Re: west and (no) data loss, was: Re: [Zephyr-users] Do not use west v0.6.1; upgrade to v0.6.2
These are important questions, and I'm glad you've asked them. I will
try to provide a fair amount of detail along with short answers.
Paul Sokolovsky <firstname.lastname@example.org> writes:
Hello Marti,Short answer is "yes".
First, west doesn't change the contents of the manifest repository,
ever. In upstream zephyr's case, that means builtin west commands won't
edit files in the zephyr repository, only read them. The lone exception
is "west init", which is used upstream to clone the zephyr repository
itself. And if you try to run "west init" again in a way that would
touch an existing installation, it aborts without doing anything -- in
part, to avoid touching existing files in unexpected ways.
This behavior is tested, e.g.:
You can of course shoot yourself in the foot with something like this:
$ west forall -c "rm -rf .git *" # DO NOT RUN THIS
but I don't think that's what you're asking about.
this is unlike Google repo, which pulls and can rebase the
manifest repository when you run "repo sync", then attempts to
rebase all your local working copies. I've seen this cause lots of
problems, so not touching zephyr (and not rebasing modules by
default) was an important constraint when we were designing west.
Second, none of the west extension commands in the zephyr repository
(completion, boards, build, sign, flash, debug, debugserver, attach) run
git, so they won't check out any changes that way.
There are of course ways to shoot yourself in the foot with the zephyr
extensions by asking them to overwrite a file in your working copy or
build directory you care about, e.g.:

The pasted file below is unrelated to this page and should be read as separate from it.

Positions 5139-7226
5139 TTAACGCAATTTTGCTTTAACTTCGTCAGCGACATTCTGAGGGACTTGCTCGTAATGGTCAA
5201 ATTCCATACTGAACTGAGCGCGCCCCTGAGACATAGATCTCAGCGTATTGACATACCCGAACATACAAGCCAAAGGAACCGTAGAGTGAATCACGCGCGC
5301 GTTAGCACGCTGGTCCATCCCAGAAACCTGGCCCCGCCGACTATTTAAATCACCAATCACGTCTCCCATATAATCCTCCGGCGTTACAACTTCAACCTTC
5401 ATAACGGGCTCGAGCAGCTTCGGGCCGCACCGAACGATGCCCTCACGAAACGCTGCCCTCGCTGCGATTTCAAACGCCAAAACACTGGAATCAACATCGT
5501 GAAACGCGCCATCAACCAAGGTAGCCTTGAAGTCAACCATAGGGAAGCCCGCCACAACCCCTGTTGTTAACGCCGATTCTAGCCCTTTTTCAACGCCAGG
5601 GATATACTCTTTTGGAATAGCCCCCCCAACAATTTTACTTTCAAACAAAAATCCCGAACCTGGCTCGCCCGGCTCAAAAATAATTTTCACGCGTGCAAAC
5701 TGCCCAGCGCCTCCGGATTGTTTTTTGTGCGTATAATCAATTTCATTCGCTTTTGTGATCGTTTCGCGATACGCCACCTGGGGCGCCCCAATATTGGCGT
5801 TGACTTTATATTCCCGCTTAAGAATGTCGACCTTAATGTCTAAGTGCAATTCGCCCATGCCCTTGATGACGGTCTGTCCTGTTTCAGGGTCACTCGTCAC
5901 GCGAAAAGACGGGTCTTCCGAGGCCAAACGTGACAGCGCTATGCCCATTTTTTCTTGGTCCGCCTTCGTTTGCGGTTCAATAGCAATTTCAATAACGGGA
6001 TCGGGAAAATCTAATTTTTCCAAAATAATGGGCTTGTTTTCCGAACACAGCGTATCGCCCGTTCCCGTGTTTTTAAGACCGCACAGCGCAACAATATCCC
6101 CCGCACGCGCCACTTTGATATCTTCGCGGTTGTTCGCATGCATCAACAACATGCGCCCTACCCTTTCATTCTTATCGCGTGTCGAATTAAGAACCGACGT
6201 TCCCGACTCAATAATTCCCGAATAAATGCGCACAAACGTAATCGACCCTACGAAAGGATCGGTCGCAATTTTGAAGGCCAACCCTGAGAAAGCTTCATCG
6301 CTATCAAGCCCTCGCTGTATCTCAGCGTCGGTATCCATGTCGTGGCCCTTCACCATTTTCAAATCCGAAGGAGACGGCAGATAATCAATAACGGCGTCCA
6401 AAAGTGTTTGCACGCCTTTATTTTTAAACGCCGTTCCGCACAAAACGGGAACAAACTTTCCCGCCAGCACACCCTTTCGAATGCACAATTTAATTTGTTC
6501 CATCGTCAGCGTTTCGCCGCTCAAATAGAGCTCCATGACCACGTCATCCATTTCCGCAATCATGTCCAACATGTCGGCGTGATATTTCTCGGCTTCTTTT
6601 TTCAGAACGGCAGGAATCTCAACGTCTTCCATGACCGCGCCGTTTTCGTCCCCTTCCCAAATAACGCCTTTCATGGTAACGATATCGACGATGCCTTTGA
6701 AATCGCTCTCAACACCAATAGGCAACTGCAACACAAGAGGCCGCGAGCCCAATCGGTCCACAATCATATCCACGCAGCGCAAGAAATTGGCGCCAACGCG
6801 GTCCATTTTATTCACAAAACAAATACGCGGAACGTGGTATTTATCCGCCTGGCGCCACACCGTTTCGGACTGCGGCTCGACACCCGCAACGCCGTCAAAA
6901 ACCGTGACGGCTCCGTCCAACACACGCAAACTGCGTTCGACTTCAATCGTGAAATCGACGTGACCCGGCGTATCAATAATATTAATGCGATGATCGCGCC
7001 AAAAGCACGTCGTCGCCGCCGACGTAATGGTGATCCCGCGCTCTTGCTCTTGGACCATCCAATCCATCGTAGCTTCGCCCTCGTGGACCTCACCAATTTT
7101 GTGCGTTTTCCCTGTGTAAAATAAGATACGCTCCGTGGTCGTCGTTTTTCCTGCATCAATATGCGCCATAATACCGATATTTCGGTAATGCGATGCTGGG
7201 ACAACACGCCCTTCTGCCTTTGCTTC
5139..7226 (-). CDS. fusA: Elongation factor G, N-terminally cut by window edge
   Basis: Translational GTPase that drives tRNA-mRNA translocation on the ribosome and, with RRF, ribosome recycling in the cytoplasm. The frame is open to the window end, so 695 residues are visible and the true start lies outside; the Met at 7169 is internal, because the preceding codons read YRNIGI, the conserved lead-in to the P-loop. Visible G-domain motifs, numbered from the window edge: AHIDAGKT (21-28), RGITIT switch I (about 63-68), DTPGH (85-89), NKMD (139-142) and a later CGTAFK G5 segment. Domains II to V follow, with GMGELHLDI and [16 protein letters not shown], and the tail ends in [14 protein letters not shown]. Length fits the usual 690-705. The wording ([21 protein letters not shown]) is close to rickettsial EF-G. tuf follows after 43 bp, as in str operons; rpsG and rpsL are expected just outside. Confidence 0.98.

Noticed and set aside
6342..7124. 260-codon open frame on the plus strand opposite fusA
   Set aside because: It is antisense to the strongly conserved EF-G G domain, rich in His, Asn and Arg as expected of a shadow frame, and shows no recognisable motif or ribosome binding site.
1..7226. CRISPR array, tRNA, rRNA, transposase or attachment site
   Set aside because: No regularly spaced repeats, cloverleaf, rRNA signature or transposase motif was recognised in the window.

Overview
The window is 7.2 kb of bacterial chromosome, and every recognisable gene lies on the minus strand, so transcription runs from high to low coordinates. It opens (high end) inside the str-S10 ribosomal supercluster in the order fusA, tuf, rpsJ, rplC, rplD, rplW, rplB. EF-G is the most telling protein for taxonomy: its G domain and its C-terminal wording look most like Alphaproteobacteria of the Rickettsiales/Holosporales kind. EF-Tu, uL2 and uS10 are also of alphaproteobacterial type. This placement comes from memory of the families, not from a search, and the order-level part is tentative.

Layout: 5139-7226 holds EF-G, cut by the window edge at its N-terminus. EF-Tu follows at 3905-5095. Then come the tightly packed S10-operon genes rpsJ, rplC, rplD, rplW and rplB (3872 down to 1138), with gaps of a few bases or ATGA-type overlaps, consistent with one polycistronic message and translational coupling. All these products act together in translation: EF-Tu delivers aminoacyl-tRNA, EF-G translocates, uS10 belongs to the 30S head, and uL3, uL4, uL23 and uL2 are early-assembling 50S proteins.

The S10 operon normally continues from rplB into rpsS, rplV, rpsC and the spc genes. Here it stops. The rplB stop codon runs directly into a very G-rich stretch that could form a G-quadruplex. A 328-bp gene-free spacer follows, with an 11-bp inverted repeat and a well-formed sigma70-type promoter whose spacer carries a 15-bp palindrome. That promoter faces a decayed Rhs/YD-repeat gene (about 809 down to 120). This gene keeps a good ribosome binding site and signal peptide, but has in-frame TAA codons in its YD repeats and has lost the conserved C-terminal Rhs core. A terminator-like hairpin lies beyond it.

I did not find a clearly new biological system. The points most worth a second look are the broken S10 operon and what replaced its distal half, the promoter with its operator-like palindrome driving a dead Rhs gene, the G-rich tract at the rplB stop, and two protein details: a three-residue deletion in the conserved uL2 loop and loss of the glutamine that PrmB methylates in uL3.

$ west sign [...] -B some-file-i-care-about
$ west build --pristine=always -d build-dir-with-unsaved-.config-changes
But, well, "you asked for it, you got it" (YAFIYGI).
2) To likewise never overwrite those changes on "west update"?Not by default; see below.
Updates to modules via git only happens during west update -- again,
barring YAFIYGI commands like:
$ west forall -c "git reset --hard HEAD"
West doesn't perform unattended updates. I personally hate tools that
update me without asking first. West won't download updates and ask you
if you want to apply them (like a web browser), either: you need to
explicitly ask west to pull changes from the network and/or apply them to
your working trees.
b) "Is it true that west, whenThe default "west update" behavior uses "git checkout --detach".
Prepare to work on top of <commit>, by detaching HEAD at
it (see "DETACHED HEAD" section), and updating the index
and the files in the working tree. Local modifications to
the files in the working tree are kept, so that the
resulting working tree will be the state recorded in the
commit plus the local modifications.
Beyond preserving working tree state (unless there is a bug in git
itself), this leaves your existing branches behind untouched.
This is also tested, e.g.:
Note that if local changes conflict with what would be checked out, git
checkout --detach simply fails with "Your local changes to the following
files would be overwritten by checkout: <list-of-files>".
In that case, "west update" fails on that project, keeps going to the
others, and ultimately exits with an error. I would argue it has done
the right thing by leaving your code alone in the problematic project,
while trying to do its job everywhere it can.
When that happens, "west update" also prints an error at the very end of
the command output alerting you that something went wrong, like this:
ERROR: update failed for projects: <list-of-failed-projects>
This is meant to help the user in case the error output scrolls past
their terminal window too quickly.
Now, you *can* ask west to rebase locally checked out branches with
"west update --rebase" -- YAFIYGI.
Of course, no test suite is perfect, but I hope this addresses your
concerns, or at least answers your questions. We're always trying to
improve the test suite and welcome any suggestions.
To address a potential follow-up, I am looking into adding better
coverage metrics to the test suite (it's tricky because a lot of the
code is run in python subprocesses, as is the case in the above
test_project.py example, so coverage from those runs needs to be
collected and combined to produce meaningful results). From there, we
can look at what's missing and make improvements.
That of course does not address behavioral concerns like "what happens
to my working tree in this situation?", which is a separate and ongoing
effort. If you have any specific concerns, please let me know and I'll
do my best to add missing tests as needed.